Project Details - Ended
- Contract Number:290-07-10008-6
- Funding Mechanism:
- AHRQ Funded Amount:$249,876
- Principal Investigator:
- Project Dates:7/1/2009 to 2/28/2011
- Medical Condition:
- Type of Care:
- Health Care Theme:
For more than 20 years, the WellMed Medical Group, a 22-practice, 80-provider health system, has used a health care model that meets 97 of 100 points under the National Committee for Quality Assurance (NCQA) definition of a Patient Centered Medical Home (PCMH). The WellMed model meets the criteria for a level-3 PCMH, meaning that it utilizes a fully functional electronic health record in its provision of care. This project conducted an evaluation of the clinical outcomes, financial and economic impact, and patient and provider satisfaction of this medical group. A mixed-methods approach was used to look at the history of the group’s development and implementation, its impact on patient care and outcomes, and key cost allocation mechanisms used to finance it. In addition, the group looked at their model from the perspective of an Accountable Care Organization (ACO).
Specific features of the WellMed PCMH include increased primary care investments, reduced panel size, intensive population management, expanded outpatient teams, inpatient management and discharge transition processes, and strong provider incentives.
The main objectives of the project were to:
- Determine how WellMed developed their level-3 PCMH model (facilitators, barriers, key components, history, and leadership) using a qualitative methods approach.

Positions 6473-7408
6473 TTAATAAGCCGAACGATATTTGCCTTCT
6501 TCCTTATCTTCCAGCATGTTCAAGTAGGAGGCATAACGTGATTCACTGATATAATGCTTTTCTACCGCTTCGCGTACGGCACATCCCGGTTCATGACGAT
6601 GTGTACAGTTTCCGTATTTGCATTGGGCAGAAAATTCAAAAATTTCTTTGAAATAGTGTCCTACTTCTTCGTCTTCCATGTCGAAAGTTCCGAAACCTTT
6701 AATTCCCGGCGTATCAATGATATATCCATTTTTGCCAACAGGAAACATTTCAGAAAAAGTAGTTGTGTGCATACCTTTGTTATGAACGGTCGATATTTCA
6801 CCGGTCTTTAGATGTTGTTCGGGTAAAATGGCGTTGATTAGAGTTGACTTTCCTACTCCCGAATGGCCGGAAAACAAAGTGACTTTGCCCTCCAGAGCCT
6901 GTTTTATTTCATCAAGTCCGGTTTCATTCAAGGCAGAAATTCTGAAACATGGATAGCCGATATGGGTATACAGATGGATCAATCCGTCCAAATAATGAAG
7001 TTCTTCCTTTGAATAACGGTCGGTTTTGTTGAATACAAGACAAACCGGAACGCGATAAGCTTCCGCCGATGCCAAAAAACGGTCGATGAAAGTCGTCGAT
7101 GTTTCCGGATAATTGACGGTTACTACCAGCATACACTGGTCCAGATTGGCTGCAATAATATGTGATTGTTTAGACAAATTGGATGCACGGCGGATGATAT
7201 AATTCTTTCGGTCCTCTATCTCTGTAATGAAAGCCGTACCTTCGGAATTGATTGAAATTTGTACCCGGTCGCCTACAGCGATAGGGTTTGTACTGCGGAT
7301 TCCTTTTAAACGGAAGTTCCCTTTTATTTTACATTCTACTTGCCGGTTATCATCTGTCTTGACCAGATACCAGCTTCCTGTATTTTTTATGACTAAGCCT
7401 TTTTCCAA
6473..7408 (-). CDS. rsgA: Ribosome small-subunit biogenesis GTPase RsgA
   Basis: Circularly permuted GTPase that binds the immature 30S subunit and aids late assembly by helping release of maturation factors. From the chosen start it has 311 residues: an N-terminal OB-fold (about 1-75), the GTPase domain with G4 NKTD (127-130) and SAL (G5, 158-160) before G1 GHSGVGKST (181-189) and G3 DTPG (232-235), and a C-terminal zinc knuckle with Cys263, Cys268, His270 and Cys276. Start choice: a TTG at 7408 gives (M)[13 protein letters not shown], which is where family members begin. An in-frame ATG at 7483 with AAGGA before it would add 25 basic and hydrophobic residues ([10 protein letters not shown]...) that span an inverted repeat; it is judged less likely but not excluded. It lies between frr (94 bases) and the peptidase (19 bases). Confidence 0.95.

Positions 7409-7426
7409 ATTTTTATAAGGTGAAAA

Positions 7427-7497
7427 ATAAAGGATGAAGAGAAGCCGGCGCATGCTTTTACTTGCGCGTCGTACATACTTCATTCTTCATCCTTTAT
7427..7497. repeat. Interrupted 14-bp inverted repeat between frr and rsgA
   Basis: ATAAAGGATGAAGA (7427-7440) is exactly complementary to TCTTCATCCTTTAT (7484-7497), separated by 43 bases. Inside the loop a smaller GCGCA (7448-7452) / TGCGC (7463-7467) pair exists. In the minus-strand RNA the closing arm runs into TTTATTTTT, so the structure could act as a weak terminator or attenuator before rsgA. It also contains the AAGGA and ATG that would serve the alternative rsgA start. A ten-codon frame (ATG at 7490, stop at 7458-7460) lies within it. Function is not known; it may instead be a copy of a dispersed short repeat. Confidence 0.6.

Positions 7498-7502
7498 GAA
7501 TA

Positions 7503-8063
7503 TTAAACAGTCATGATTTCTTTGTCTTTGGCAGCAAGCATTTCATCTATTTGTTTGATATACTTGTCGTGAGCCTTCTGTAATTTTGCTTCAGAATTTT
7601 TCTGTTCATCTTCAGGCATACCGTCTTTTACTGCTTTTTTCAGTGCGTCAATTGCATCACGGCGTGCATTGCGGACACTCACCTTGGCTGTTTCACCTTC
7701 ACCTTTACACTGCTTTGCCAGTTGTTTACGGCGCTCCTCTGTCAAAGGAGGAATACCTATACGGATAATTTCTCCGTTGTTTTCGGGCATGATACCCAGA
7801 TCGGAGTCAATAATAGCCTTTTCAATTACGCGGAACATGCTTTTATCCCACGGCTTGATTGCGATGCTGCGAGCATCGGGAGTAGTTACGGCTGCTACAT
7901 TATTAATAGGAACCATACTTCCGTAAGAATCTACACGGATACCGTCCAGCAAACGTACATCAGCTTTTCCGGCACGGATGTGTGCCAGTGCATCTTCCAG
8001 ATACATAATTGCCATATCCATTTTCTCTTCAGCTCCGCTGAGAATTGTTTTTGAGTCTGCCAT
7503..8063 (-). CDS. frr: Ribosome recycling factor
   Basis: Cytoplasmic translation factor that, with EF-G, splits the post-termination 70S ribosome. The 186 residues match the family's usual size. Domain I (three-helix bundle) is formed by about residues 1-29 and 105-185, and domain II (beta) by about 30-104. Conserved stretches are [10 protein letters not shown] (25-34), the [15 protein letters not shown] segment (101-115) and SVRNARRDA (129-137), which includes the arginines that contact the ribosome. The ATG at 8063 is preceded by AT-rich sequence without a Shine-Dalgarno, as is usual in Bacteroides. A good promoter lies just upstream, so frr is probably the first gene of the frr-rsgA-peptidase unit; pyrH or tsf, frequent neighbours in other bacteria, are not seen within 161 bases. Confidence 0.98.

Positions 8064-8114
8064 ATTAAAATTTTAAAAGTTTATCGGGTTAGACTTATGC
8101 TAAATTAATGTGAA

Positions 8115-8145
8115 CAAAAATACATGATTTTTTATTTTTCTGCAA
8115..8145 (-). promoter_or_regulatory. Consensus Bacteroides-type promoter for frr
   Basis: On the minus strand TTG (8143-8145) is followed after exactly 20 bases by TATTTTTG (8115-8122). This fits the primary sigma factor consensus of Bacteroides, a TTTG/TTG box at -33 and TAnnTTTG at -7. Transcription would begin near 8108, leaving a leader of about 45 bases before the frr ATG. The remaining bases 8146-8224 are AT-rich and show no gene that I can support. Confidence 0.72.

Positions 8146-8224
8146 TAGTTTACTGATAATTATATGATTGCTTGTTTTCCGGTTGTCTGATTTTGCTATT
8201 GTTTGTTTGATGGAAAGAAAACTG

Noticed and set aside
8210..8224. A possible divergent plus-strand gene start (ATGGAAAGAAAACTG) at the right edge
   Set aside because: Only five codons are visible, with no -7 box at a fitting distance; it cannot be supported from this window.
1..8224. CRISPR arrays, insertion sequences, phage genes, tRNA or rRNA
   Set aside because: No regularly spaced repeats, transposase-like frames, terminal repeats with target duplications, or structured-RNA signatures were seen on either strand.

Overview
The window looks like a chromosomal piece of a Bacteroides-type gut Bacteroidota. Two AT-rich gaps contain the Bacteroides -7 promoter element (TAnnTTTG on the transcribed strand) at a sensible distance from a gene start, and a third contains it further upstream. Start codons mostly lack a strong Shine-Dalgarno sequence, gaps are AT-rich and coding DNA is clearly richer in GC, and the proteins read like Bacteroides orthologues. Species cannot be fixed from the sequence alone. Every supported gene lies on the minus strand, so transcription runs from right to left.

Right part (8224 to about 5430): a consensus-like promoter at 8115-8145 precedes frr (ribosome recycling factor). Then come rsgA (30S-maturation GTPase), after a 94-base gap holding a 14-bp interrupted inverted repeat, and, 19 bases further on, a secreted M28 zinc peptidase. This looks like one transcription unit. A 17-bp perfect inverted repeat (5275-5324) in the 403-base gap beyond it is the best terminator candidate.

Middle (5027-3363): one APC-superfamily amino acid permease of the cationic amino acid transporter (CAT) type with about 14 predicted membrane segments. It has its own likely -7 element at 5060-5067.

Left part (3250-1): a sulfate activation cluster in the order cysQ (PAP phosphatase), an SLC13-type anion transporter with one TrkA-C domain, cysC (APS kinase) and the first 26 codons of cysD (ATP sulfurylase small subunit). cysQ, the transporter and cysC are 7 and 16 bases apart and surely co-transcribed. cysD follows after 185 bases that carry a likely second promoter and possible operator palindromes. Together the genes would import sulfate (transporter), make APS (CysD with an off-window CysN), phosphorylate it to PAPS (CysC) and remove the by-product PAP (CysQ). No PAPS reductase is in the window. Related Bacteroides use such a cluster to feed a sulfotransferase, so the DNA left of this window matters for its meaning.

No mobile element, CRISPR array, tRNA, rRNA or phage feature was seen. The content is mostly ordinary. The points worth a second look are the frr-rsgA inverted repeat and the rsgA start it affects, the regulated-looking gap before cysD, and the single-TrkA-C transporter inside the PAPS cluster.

- Determine if implementation of the WellMed model impacted patient and provider satisfaction.
- Determine if implementation of the WellMed level-3 PCMH improved care and health outcomes for patients.
- Determine the incremental in-practice expenses per patient per month required to operate the WellMed PCMH, and the key components of the program.
As compared to the Medicare Fee-For-Service (FFS) population, WellMed patients were found to do better on most measures of preventive and chronic care. In addition, there were dramatic reductions in average bed days (60 percent), admission rates (8 percent), and emergency department visits (10 percent) compared to the matched cohort of FFS Medicare patients.
Because the WellMed model was implemented more than 20 years ago with a plan-do-study-act approach, it was difficult to assess which specific process and structural adaptations led directly to the improvements. WellMed uses internal demonstration projects to implement PCMH elements, meaning that there is no system-wide implementation date for any given service, making it difficult to tie outcome improvements to specific elements. In addition, some improvements not seen may have been achieved prior to the study. For instance, outcomes and preventive service delivery were found to have had significant improvements in the prior 10 years. However, many important outcomes, such as reduced mortality compared to peer population did not show improvements, perhaps because the improvements occurred when the changes were made 10 years earlier.
WellMed’s experience suggests that there are options other than integrated or hospital-owned networks that can generate substantial savings as well as measurable quality improvement and patient-centered outcomes. When considered from an ACO perspective, WellMed offers a particularly efficient model because the savings from emergency and inpatient care do not have to be shared with hospitals or subspecialists, allowing more reinvestment in outpatient care. It was noted that transferring the model to other markets may be done faster than the time it took for WellMed to develop its model, but is likely to take much longer than the typical 2-3 years set aside for most PCMH demonstration projects. Purchasing practices usually take 4-5 years to achieve similar outcomes once full PCMH/ACO functions are implemented.